If you’ve just bought your little one their first kids’ bike, then you probably have a few questions when it comes to teaching a child how to ride a bike. Mastering the skills needed to ride a bike will give them confidence and the first taste of independence.

There will be a few bumps, scrapes, and occasional tantrums while they learn to ride but, all-in-all, it’s usually one of the most exciting moments a parent and their child can experience together. If your child is ready to learn how to ride a bike (and you’re ready to teach them!), then this guide is for you. Bike helmets on and let’s get started!

Grab a bike helmet

A bike helmet is a safety essential when learning to ride a bike. As a good rule of thumb, your kid’s bike helmet should be level, with a gap of about an inch, or two fingers between the eyebrow and the helmet. The straps and adjustments should also be firm, but not so tight that it’s uncomfortable. For extra help, take a look at our advice article on finding the right size kids’ helmet.

Pick the right environment

If your child is just starting to learn how to ride a bike, they might not feel comfortable or confident riding with lots of other people around. Start your bike learning in your back garden, or find a quiet route so they can concentrate and ride without any pressure.

It may feel more natural to get them to cycle on grass first to help soften any falls, but the spongy surface can actually make it trickier for your child to grip and pedal properly. Instead, the best way to learn to ride a bike is by riding on tarmac as the harder surface will aid balance. Once they’re making good progress, you can start to explore some of our favourite traffic-free cycle routes.

If you’re concerned about your child riding on hard surfaces, we sell a range of gloves and pads to help protect them.

Focus on balance

When teaching kids how to ride, a lot of parents focus on getting pedalling right from the start. However, the biggest challenge when it comes to safely learning to ride a bike is balancing. Try doing slow rides down small hills or slopes with their feet still on the pedals to see how your child balances. Once they get this part of it right, the pedalling process should happen naturally.

For children up to four years old, a balance bike may be a better starting point. Balance bikes don’t have any pedals, so children can simply push along with their feet and then glide on two wheels to practice balancing.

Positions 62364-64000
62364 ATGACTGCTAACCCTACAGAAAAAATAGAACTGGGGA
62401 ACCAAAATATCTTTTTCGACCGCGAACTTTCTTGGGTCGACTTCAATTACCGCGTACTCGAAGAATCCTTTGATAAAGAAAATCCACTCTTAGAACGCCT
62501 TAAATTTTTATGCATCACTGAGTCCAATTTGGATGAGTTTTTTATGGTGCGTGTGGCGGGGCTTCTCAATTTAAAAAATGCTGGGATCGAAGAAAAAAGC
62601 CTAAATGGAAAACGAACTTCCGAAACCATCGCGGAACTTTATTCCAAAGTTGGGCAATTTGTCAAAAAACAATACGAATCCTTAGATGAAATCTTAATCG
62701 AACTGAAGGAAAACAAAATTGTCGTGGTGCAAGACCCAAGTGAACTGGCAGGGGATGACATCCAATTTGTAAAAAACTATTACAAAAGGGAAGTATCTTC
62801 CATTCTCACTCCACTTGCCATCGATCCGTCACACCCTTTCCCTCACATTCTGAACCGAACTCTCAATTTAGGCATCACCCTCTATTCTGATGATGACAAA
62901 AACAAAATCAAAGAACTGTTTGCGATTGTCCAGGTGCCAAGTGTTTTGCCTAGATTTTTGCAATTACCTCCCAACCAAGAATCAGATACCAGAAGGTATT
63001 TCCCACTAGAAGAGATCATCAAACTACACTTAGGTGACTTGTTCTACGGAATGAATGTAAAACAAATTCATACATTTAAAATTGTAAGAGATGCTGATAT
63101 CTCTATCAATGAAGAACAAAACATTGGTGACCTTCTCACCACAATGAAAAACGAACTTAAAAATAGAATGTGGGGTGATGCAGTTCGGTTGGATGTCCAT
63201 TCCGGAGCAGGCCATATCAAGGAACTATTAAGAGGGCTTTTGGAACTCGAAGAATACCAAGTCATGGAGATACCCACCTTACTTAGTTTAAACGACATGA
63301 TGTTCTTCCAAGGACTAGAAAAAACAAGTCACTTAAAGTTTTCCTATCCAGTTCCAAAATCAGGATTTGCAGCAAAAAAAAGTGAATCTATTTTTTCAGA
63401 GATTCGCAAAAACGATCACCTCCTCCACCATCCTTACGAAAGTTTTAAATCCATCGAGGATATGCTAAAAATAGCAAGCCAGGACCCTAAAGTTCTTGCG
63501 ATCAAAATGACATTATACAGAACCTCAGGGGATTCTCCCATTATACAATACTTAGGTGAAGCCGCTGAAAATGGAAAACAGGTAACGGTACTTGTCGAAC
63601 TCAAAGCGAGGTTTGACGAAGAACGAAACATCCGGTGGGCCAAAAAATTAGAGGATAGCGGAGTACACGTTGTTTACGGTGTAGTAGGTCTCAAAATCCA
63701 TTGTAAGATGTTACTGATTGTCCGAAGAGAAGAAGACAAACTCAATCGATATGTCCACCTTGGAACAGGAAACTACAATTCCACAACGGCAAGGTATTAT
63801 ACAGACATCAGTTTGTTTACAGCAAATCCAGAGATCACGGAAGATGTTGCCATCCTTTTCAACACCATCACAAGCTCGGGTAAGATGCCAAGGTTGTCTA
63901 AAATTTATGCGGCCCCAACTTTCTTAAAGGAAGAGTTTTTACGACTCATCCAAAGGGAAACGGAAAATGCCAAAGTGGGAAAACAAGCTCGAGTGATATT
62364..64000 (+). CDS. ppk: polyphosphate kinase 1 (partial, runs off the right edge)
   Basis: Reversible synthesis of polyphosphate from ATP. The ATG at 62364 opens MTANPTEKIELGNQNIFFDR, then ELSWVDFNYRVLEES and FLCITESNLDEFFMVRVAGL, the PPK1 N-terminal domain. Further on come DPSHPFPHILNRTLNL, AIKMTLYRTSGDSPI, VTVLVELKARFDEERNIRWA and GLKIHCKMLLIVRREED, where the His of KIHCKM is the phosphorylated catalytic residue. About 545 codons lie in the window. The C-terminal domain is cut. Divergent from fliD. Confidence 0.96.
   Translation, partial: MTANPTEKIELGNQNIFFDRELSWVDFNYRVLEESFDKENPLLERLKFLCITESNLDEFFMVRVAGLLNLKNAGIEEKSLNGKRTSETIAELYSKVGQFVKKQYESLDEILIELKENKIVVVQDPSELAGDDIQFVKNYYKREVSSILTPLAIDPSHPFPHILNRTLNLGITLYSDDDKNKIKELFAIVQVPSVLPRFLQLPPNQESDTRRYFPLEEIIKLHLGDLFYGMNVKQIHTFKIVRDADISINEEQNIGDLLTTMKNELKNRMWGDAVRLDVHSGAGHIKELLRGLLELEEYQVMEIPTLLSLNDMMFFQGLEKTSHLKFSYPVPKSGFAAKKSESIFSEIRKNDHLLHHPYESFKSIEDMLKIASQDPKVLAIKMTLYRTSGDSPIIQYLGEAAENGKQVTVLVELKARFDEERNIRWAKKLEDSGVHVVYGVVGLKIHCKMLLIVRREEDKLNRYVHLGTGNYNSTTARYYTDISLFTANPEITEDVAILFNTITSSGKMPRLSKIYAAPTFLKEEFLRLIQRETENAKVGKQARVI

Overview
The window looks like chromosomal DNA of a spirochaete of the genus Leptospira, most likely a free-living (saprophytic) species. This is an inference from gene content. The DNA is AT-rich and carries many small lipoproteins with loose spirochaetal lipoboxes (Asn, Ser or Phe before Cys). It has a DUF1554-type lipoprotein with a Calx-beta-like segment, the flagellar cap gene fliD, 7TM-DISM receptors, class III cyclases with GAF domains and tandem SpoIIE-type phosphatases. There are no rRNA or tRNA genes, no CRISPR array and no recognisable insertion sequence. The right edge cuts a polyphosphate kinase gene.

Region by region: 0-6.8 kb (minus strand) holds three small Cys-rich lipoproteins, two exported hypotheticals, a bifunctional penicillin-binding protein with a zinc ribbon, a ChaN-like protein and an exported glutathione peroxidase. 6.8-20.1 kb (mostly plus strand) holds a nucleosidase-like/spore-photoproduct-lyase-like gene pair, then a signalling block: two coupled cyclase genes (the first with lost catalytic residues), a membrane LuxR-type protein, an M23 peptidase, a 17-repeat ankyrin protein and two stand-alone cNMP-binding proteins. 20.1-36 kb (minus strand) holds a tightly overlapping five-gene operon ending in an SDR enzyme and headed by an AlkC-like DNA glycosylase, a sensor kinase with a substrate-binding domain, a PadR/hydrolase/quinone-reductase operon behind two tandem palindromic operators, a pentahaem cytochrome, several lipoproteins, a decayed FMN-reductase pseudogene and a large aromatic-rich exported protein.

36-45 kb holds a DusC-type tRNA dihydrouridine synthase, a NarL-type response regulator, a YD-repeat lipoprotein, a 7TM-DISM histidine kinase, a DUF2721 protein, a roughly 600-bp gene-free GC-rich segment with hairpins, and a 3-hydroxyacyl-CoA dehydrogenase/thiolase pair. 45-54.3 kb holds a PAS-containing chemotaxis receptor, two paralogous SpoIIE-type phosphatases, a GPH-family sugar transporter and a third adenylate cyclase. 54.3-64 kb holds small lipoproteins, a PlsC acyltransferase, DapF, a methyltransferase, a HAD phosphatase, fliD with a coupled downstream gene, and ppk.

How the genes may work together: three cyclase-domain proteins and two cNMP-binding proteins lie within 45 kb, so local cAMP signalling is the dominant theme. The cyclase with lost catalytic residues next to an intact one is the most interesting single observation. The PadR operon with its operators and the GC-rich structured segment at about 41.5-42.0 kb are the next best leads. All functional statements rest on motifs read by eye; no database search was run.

Start with stabilisers

riding with stabilisers

If your child is struggling to stay upright, then confidence could be a factor. This is where a pair of bike stabilisers can do the hard work while letting them focus on building confidence. Bike stabilisers simply attach onto the hub of the rear wheel and support your child’s weight on each side, so there isn’t any need to balance. Teaching a child to ride a bike with stabilisers attached can be easier, but they’ll have to learn to ride without stabilisers eventually.

Aide Bike Stabilisers 12-20"

A set of bike stabilisers can be attached to pretty much any kids’ bike, providing support as they figure out steering, control and pedalling. You won’t need any additional tools and they can be adjusted depending on the size and shape of the bike.

Eyes on the prize

When learning how to ride a bike for the first time, children can struggle to keep their eyes firmly focused on the path ahead as they’re drawn towards the parent trying to teach them. When learning how to ride, ask your child to look at a certain object in front and use their ears to listen to any instructions you need to give. This will help them pick up the art of balancing a lot more quickly.

Little and often

One of the most important elements to remember is to not overtire your child. Trying to master the art of learning to ride a kids’ bike isn’t always easy, so encourage them to do it for small periods of time, but on a frequent basis.

According to Cycling Weekly, it roughly takes a child around 45 minutes in total to learn to ride a bike. So try breaking every lesson into 5-10 minute periods to keep their minds’ fresh and focused. After all, you don’t want your little one to do it for a longer time and start to feel disheartened. You should always help them finish on a high as well, by reminding them about all the great progress they made during that particular session.

Get some extra help

Once your little one is whizzing around on their bike, it’s always worth thinking about a few extra lessons to keep them safe when they embark on their next two-wheeled adventure. Why not take a look to see if there are any cycling schemes for kids in your local area to help give them an extra boost?

Learning how to ride a bike is a life lesson we don’t forget. As adults, we may have mastered the complex skills needed to ride a bike, but for some kids, it can be a challenge that may take some time. Enjoy the process and take pride in teaching a child how to ride a bike because you’re passing on to the next generation.

If you want a little added extra for your little ones’ ride, check out all our kids’ bike accessories. We have lots of choice from water bottles to spokies to baskets and much more.

Remember, if you want the best kids’ bikes and accessories, you want Halfords!